There might not be buxom German girls with braids and corsets, but there is cold lager. Here’s our guide to celebrating Oktoberfest in Melbourne.
Every year on the second weekend in October, Melbourne’s German enclaves come alive for Oktoberfest. It’s here again and what a wonderful excuse to gather up your friends, enjoy the finest German lagers and immerse yourself in one of Germany’s longest standing traditions. But before you fill your first one-litre glass, we think it’s best that you read the Broadsheet guide to Oktoberfest.
Oktoberfest originated in Munich, with the royal marriage of Prince Ludwig and Princess Therese of Saxe-Hildburghausen in 1810. Citizens of Munich were invited to attend a celebration in the gardens in front of the city gates. It was a memorable day, celebrated by the whole of Bavaria with the finest German food and beer. Today in Germany, the festival is still named after that beautiful princess. They call it Wiesn and it’s held every year from September 21 until October 6.
Whether you’re drinking on a long table in the backyard or at the local German tavern, Mathew Bax from Der Raum in Richmond says there are a few rules every Oktoberfest participant should follow. “Any helles or lager beer will do, but not pils,” he says. “No wheat beers either and the beer must be Bavarian.”
Here’s a few places we recommend stopping by for a cold one:
One of Melbourne’s most iconic German restaurants, Hofbrauhaus, is hosting festivities every night until the October 14.
Long considered by many to be the country’s best cocktail bar, Der Raum has a diverse range of German beers available all year round. The German themed bar is an ideal place to congregate with a group of friends on Sunday.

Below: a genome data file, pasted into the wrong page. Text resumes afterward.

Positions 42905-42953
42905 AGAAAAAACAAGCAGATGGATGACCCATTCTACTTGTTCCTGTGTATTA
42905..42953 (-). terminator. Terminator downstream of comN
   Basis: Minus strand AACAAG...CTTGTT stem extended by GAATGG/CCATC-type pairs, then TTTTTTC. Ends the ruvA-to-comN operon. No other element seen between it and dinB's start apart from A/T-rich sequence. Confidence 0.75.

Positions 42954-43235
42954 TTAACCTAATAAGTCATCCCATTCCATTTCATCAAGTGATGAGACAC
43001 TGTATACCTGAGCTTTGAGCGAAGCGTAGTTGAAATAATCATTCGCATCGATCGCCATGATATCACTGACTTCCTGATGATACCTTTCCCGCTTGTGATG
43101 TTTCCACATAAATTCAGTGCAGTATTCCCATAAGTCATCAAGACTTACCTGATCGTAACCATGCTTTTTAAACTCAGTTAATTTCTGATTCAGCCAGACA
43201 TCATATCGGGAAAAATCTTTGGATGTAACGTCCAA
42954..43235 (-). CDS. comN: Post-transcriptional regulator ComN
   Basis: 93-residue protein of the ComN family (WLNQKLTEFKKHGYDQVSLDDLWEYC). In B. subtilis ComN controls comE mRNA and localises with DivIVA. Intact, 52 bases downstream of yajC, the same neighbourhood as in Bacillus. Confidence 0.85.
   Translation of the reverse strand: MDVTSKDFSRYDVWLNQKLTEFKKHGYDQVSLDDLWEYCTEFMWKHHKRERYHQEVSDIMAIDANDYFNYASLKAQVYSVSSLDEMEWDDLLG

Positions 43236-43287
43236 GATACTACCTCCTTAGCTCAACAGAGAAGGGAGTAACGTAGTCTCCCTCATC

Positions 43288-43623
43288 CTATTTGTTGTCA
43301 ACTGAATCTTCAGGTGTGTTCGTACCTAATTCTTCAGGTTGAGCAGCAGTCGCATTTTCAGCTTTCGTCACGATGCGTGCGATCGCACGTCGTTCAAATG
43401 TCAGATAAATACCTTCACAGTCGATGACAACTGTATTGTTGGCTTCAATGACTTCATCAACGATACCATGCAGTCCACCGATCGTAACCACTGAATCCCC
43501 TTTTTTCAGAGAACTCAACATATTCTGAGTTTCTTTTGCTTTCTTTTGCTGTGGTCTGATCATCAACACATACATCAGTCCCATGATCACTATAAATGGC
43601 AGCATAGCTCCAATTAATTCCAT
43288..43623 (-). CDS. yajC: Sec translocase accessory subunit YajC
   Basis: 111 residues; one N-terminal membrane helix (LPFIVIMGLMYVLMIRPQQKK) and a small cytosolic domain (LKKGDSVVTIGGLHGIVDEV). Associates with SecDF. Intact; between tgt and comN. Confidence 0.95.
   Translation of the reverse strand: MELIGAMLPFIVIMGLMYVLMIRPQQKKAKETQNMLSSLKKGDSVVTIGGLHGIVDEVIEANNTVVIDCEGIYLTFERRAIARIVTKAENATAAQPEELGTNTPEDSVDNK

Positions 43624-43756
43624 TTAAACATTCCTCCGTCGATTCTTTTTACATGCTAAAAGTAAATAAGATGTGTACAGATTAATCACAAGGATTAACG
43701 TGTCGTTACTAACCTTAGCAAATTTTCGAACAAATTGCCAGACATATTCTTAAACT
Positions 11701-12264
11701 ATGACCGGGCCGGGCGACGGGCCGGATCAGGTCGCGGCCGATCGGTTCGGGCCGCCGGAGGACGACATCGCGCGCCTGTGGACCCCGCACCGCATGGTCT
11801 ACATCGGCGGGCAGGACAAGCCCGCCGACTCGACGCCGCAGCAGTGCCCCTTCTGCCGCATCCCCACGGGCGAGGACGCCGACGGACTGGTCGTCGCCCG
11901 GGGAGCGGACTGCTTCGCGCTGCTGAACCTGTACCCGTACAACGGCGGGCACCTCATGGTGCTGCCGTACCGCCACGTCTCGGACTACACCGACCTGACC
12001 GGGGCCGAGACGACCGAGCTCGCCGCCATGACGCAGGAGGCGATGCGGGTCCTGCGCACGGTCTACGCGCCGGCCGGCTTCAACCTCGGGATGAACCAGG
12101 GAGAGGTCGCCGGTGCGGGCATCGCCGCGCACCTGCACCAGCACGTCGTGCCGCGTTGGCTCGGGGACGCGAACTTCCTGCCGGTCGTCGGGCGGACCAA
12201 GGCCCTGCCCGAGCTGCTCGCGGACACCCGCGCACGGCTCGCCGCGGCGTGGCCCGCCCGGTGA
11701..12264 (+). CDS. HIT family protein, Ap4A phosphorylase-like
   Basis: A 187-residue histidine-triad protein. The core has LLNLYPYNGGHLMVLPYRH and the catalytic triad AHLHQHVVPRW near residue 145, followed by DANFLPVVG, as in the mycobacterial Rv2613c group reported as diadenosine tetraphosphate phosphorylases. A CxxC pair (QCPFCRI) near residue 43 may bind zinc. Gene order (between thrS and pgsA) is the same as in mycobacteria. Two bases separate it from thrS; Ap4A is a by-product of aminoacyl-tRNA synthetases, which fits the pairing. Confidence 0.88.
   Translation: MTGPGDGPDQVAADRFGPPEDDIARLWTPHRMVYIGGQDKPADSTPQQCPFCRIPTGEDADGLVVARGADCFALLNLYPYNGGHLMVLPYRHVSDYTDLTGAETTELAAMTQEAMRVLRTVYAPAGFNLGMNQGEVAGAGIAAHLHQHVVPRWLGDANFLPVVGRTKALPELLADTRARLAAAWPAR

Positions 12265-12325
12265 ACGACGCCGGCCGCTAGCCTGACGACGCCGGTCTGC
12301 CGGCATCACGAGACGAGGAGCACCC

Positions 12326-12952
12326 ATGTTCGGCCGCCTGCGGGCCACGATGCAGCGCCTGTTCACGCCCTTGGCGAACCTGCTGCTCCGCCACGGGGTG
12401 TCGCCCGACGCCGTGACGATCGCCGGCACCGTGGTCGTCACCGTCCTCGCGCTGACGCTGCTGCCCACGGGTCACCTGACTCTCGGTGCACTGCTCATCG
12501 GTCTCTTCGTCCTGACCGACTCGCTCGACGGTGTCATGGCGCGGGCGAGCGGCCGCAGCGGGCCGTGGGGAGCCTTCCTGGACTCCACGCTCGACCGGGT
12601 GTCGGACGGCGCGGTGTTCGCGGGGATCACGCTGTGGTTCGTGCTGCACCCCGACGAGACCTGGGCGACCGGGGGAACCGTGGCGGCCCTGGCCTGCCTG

German Club Tivoli
Club Tivoli is the most authentic German experience in Melbourne. It’s been a part of the community in Windsor for more than 150 years. On Sunday October 13, they’re hosting their annual Oktoberfest party with folk dancing, food stalls and live music.
The Local Taphouse
Heavily influenced by European taverns of the 1930s, The Local Taphouse is a hub for beer specialists and those with a taste for variety in their pint. This Saturday they are hosting a huge Oktoberfest celebration with a range of German beers on tap, schnitzels and thigh slapping entertainment.
Out of town
Red Hill Brewery
On October 13 and 14, Red Hill Brewery are teaming up with Phat Brats (link) and serving five German beers including Kolsch, Hefeweizen, Weizenbock and Sticke Alt. The crowd at Red Hill Brewery choose their beers carefully, and this year they’re all selected to compliment the delicious hot dogs from Phat Brats.
If you’re planning on heading out of town next weekend, it might pay to visit the Otway Estate. Along with their own delicious handcrafted summer ale, Prickly Moses, the Otway estate brings in a selection of dark German beers every year for Oktoberfest. It’s on this weekend.
Bridge Road Brewers, Beechworth
Along with a traditional selection of German beers, you can also sample some of Bridge Road Brewers’ own creations next weekend. There will be live German music, German food and staff in lederhosen.
Oktoberfest at Home
If you’re entertaining on Sunday, serving cold Bavarian beers is a must. We recommend Lowenbrau, Hofbraeu or Augustiner. Roast Chicken is the most common accompaniment to the heavy German beers. If you put it on when the guests arrive, the skin should be crispy by the time the second litre is finished. In Germany, drinkers often pair their beers with Lager Brezen (salted pretzels). Pick up the lager from Slowbeer – they have one of the largest selections of German beer in Melbourne. slowbeer.com.au